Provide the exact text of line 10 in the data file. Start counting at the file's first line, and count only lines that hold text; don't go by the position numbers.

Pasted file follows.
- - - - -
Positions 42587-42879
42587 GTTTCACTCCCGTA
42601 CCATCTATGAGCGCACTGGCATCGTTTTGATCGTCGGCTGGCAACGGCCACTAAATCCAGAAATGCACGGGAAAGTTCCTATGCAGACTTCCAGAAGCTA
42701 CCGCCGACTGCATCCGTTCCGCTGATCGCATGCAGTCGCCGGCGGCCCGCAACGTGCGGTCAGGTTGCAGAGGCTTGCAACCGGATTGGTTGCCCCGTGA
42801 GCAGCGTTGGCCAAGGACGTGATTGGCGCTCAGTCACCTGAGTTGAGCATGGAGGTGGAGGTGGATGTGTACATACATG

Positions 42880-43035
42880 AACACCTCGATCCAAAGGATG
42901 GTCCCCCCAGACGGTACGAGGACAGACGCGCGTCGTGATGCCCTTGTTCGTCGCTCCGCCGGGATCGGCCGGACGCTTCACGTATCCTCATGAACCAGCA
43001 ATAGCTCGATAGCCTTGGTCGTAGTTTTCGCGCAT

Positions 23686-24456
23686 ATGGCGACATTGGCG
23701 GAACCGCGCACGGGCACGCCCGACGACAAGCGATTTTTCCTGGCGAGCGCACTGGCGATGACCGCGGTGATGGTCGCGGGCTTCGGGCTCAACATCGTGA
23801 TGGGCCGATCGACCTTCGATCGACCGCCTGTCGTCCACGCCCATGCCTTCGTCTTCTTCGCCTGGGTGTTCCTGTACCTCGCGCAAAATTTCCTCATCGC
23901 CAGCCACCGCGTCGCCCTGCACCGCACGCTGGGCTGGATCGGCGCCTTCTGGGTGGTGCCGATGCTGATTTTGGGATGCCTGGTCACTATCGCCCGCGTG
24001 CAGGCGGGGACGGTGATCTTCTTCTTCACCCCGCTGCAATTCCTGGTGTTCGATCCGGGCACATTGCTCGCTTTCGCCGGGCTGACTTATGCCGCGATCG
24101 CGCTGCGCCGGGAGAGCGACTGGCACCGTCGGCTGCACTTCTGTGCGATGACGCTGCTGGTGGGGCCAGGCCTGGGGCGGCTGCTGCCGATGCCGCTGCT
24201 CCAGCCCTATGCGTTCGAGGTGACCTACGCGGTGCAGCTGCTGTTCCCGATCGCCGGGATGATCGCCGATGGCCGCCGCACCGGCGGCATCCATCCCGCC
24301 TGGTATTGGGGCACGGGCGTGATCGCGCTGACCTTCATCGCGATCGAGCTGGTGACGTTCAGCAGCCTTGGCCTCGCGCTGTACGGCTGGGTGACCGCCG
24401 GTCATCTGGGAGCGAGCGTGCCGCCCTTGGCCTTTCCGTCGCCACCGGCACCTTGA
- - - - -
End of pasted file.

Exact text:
Positions 23686-24456